Patent medicines and nostrums were popular for several reasons. Even when you could have an access to a doctor or a surgeon, you did not pay the doctor’s fee and then a separate price for the preparation of the prescription, you just bought the product. They were claimed to cure a whole host of conditions, a typical example being the claims made for Anderson’s Scots Pills:
Comfort and strengthen the stomach . . . purge Choler and Melancholy, but chiefly Phlegm and Waterish Matter . . . they comfort the Bowels and remove all obstructions in those parts.
Strengthen the Head and Senses . . .Giddiness and the Megrim . . . as they comfort and purge the Stomach, they do the like to the Head and Heart.
Kill all kinds of Worms . . .
Purge and throw out by stool all Choler in the Stomach and Bowels.
Hinder the procreation of many diseases . . . defend the body against Surfeit in Eating and Drinking, which frequently beget crude Humours; and are a sovereign help for the Gravel, Scurvy, Cholic, Dropsy, Green Sickness and Palsy.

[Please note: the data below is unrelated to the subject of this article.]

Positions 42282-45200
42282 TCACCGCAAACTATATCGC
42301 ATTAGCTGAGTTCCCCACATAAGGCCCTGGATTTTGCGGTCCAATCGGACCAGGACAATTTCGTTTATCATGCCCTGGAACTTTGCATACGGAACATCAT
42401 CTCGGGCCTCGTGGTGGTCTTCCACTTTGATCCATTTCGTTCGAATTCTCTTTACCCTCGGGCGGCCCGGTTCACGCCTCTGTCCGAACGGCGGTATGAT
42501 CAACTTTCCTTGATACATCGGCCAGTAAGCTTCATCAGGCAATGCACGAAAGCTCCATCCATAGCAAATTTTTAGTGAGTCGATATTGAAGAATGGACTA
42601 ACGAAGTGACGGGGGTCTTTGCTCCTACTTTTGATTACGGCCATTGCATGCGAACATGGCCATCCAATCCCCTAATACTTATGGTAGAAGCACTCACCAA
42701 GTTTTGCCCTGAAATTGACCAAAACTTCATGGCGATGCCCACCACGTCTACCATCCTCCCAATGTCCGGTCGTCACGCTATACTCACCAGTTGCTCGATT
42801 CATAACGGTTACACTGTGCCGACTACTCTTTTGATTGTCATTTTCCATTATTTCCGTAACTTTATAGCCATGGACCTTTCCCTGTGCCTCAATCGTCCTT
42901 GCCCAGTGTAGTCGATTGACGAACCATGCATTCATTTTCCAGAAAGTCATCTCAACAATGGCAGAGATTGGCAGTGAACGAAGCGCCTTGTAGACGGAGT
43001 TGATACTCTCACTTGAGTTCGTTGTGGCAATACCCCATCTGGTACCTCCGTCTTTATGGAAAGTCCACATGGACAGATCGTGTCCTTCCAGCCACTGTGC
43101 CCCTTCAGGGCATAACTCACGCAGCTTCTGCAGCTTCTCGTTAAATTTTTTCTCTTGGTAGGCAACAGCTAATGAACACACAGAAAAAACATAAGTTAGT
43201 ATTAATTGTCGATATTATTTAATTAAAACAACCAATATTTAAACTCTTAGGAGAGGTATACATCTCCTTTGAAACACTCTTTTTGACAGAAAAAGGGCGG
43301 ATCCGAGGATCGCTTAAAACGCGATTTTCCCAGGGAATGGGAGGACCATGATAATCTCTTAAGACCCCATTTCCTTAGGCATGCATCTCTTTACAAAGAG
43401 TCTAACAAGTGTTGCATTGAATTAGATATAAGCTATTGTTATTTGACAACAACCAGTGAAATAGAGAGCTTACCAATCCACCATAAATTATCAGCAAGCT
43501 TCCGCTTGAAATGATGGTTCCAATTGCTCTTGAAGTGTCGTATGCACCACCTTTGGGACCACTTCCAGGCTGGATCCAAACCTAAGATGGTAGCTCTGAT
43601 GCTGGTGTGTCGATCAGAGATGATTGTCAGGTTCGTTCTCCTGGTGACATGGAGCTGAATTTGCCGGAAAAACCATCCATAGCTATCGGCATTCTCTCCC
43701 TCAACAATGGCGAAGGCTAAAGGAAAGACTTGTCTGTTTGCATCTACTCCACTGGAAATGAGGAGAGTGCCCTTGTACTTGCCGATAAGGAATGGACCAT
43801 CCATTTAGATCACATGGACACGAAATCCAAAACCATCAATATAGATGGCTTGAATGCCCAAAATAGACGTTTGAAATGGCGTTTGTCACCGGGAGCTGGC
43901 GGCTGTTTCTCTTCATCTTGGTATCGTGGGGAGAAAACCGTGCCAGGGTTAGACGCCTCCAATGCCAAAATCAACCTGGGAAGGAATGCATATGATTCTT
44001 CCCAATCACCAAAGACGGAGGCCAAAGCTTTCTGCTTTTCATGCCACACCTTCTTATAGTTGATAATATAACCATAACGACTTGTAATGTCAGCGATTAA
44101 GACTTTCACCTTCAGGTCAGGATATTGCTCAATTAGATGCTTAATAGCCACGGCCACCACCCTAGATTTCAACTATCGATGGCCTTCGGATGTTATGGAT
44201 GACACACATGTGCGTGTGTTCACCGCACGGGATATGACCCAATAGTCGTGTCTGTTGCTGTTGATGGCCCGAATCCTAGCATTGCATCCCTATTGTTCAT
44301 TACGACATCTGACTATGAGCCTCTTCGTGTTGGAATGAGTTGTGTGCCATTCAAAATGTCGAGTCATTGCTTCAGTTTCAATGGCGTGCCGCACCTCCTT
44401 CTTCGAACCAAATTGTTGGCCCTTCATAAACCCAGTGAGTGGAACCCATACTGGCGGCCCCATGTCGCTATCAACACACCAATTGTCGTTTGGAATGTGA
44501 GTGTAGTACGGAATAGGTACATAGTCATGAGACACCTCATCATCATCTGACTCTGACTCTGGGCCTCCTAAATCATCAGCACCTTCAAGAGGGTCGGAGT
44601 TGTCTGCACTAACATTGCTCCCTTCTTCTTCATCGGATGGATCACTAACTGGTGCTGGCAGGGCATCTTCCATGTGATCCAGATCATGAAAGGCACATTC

If the Head, subject to defluctions, keepeth intelligence with a moist and Foaming Stomach . . . these Pills will stop their stream . . . be free from Gout and all other diseases of the joints, so also inward and outward rheumatism.
Extremely useful to all seafaring persons, especially in long voyages . . . kept from costiveness which is the cause of most sickness at sea, and preserved from scurvies, pestilential fevers and other malignant distempers frequent in Foreign Countries.
(This is a much-shortened version of a pamphlet in the Museum of the Royal Pharmaceutical Society)
The ingredients were Barbados aloes, soap, colocynth, gamboge and aniseed oil, making this product an aniseed-flavoured laxative. This was also another sign of times to come: incredible claims were made for a product that never had a chance of delivering those promises, a trend that continues to this day in alternative medicine.